So as it relates to the restaurant and consumer staples sectors, you can gamble or if you are going to go to the stock market casino you can listen to Penney and improve your odds versus the house.
Back to the Global Macro Grind...
Speaking of casinos and gambling, former Reagan budget director David Stockman recently had a great quote saying the markets were like a branch casino of the central bank. According to Stockman:
“The Fed has destroyed the money market. It has destroyed the capital markets. They have something that you can see on the screen called an "interest rate." That isn't a market price of money or a market price of five-year debt capital. That is an administered price that the Fed has set and that every trader watches by the minute to make sure that he's still in a positive spread. And you can't have capitalism if the capital markets are dead, if the capital markets are simply a branch office – branch casino – of the central bank. That's essentially what we have today.”
Now, casinos are great when the odds are lined up in your favor, but when the odds shift or are not aligned with your bets, it doesn’t matter how many red bulls and vodka you drink, the casino is a very frustrating place to spend the evening.
This morning, by and large, the ball has landed on green across the global markets. This comes despite, particularly in Europe, some fairly despondent growth data points over the last couple of weeks.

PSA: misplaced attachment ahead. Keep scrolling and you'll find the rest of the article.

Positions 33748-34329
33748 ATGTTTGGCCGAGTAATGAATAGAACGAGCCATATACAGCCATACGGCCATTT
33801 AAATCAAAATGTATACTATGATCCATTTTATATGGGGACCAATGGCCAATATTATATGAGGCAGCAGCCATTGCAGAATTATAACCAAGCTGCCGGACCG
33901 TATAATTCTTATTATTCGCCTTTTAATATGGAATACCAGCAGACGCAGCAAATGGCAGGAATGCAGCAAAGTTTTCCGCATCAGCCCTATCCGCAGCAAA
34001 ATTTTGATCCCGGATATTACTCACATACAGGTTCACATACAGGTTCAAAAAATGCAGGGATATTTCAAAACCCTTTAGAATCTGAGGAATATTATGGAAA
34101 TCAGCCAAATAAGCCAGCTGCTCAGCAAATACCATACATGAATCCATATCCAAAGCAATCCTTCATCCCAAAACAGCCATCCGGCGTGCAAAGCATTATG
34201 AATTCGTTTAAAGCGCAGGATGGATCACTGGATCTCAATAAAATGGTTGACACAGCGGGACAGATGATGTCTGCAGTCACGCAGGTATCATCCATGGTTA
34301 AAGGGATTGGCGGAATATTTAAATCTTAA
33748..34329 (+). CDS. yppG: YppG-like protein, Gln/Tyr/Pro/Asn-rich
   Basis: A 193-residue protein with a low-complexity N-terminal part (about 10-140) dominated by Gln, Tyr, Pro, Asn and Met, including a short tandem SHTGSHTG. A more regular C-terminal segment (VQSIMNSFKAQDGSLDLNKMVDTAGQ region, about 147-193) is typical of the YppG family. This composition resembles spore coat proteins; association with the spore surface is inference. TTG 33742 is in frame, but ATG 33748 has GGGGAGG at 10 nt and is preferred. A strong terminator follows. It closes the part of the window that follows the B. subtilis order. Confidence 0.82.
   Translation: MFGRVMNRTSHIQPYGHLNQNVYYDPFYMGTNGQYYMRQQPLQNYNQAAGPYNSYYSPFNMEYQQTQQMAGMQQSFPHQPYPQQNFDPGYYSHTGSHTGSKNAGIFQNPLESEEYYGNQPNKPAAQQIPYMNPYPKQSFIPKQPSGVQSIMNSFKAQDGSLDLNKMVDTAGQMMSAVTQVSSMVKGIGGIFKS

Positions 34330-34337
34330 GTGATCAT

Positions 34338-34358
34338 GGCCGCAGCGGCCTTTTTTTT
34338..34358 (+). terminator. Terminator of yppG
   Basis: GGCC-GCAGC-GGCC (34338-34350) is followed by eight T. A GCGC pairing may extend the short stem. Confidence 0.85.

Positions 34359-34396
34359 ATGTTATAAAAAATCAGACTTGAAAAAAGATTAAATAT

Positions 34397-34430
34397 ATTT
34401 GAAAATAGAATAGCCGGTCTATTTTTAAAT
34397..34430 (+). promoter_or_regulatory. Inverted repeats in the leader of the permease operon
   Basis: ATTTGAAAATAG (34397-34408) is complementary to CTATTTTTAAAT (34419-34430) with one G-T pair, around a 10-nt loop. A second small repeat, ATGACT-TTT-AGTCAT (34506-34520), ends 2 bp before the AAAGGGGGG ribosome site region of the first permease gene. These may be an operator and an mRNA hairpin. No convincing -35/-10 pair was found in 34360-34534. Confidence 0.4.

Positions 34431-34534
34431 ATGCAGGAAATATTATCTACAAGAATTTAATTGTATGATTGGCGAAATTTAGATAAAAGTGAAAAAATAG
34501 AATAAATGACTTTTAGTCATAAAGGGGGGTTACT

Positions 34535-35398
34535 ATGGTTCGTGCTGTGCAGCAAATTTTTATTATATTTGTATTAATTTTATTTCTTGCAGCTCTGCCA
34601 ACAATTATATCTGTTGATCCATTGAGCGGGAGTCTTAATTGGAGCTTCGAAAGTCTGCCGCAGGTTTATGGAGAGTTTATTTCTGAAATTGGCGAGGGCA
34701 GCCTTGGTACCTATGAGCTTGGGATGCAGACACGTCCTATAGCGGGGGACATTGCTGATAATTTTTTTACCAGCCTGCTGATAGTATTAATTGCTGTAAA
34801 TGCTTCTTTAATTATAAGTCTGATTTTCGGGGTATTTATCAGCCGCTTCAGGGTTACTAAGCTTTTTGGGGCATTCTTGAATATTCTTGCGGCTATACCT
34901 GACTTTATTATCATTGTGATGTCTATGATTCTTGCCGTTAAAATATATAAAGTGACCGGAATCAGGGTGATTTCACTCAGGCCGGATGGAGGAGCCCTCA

On the good news front, the U.K. continues to outperform as evidenced by its GDP report last night. On a year-over-year basis, GDP in the U.K. expanded by +3.2% and was up +0.8% sequentially. Interestingly, U.K. policy makers seem to get that a strong currency helps. Even the manic media is getting the point, as Reuters wrote this morning:
“The strong Pound policy from Carney seems to be a tailwind for the U.K. economy.” (Note that we bought the British Pound (via the etf FXB) on 8/13 in our Real-Time alert products.)
Hopefully, Dr. Yellen gets the memo!
Ironically, Dr. Yellen and her colleagues will actually have decent cover to become incrementally dovish (read: push out the dots) given the anemic situation in the U.S. housing market. In the Chart of the Day today, we’ve included a table from our housing team that summarizes the recent data points in housing. Of the 22 housing data points we track regularly, 18 of them are worse in the most recent period.
As my colleague Christian Drake wrote yesterday:
“The Mortgage Bankers Association today released its weekly mortgage applications survey data for the week ended August 8th.
The Composite index fell -2.7% WoW as refi activity was weaker by -4.0% on the week and purchase demand slid -1.0% sequentially.